In the August 2013 issue of High Performance Pontiac, you'll read the second part of "Transcendent American Supercar," "How the Trans Am was born: DeLorean's 'Z/28 Killer'"!
"Last month, I explained that Pontiac General Manager John DeLorean ordered Advanced Engineering (where I was assigned as an engineer) to work on a Firebird-based "Z/28 killer," and my colleagues and I got to work turning an early-production '67 Camaro into the Pontiac Firebird Sprint Turismo (PFST ), a hopped-up road racer complete with a 250ci OHC-6 engine, triple downdraft Weber carbs, the first Shaker hood to come out of Detroit, improved suspension, and a whole lot of attitude," writes Herb Adams.
This month's article goes into detail on the '68 PFST's, production engineering, and Gene Winfield's contribution, along with the story behind the Trans Am's rear wing.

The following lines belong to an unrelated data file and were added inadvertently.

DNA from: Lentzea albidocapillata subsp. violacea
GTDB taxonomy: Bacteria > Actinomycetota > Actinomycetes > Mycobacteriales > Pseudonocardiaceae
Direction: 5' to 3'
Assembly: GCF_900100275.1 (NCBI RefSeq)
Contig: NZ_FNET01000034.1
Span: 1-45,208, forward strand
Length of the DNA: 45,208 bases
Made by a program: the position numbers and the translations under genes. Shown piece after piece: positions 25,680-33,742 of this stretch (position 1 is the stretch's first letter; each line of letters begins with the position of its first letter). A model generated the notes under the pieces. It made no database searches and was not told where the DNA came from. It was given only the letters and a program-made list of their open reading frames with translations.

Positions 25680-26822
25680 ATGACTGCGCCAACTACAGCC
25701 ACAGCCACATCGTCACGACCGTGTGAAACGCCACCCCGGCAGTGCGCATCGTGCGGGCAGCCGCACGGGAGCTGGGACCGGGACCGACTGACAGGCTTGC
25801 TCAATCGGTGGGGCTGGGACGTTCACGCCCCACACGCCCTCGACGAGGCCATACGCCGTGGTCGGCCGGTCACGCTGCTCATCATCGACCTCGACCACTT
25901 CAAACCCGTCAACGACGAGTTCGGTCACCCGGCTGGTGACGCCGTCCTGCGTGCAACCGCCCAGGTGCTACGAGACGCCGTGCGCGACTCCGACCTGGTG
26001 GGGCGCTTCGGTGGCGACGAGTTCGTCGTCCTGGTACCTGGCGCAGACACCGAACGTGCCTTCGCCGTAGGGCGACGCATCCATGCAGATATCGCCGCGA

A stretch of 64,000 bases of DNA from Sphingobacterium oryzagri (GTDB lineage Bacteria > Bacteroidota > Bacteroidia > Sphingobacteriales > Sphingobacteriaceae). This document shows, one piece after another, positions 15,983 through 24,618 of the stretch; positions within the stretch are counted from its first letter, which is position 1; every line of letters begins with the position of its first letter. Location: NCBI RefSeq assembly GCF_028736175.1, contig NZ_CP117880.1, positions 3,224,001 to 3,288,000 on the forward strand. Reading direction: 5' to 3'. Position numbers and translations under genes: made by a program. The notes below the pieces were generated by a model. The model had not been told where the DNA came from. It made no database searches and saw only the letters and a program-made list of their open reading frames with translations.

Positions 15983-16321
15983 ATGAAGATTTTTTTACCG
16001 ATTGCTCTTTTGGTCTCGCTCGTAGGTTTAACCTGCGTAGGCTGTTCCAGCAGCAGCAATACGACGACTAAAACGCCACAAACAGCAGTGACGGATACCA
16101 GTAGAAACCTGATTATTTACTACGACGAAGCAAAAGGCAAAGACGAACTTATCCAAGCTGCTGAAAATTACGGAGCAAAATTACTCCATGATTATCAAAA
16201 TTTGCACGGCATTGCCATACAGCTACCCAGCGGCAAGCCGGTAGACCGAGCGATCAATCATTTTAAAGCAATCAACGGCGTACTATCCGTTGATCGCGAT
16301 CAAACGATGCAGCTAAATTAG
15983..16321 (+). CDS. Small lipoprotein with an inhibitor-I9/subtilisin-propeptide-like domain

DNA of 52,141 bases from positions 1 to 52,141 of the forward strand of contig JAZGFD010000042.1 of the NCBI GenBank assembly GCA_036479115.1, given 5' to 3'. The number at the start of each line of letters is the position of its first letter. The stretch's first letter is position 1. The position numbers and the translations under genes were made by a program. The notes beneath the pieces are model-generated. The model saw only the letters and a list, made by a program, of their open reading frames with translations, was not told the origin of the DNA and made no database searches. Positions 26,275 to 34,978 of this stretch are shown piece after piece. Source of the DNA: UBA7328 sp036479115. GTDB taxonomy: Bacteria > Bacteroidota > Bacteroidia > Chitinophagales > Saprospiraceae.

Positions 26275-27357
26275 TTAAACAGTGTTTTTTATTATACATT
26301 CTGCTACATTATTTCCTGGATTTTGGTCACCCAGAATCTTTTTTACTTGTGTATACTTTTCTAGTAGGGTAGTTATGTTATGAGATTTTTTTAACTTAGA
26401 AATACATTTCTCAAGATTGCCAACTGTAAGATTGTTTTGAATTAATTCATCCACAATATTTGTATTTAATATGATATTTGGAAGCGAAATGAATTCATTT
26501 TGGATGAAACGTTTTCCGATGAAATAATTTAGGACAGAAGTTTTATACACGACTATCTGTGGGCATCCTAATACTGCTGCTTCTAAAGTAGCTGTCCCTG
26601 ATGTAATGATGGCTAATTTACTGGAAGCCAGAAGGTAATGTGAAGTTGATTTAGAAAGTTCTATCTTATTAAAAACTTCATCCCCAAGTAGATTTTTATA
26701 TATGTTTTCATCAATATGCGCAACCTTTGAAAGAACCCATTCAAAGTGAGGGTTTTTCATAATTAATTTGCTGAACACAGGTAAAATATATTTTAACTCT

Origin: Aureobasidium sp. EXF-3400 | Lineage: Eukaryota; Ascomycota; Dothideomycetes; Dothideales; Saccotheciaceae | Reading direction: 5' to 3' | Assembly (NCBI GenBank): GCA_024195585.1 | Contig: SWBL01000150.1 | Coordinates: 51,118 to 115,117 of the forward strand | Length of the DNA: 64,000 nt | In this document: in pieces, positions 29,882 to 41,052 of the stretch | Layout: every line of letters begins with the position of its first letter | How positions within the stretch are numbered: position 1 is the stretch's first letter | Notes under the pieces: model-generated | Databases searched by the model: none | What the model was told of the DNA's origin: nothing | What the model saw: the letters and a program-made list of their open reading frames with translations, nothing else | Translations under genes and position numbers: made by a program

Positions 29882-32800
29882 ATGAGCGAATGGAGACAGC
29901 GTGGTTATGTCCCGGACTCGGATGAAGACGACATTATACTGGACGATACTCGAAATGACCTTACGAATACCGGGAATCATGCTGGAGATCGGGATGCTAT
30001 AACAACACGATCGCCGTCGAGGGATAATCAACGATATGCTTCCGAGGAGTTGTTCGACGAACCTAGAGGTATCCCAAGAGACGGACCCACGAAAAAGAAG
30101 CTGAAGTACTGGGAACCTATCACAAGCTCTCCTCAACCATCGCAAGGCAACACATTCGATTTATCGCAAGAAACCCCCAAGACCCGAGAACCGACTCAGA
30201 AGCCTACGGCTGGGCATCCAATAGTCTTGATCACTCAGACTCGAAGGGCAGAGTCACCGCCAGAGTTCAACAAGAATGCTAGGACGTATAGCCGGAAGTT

"I needed to determine the actual downforce on the car, not just the decklid. To do this without modern force-displacement equipment, we removed the rear seat and attached a piece of welding rod to the rear axle that poked through a hole in the floor. The rod was painted a different color every 1/4 inch so that the rear observer could see what color was at the floor level. By calibrating the rod with sand bags, we could approximate the downforce or lift at a given speed," Adams explains.
To learn more about the incredible birth of the Trans Am, pick up the August 2013 issue of HPP on newsstands now! And look out for Part 3 in the September 2013 issue.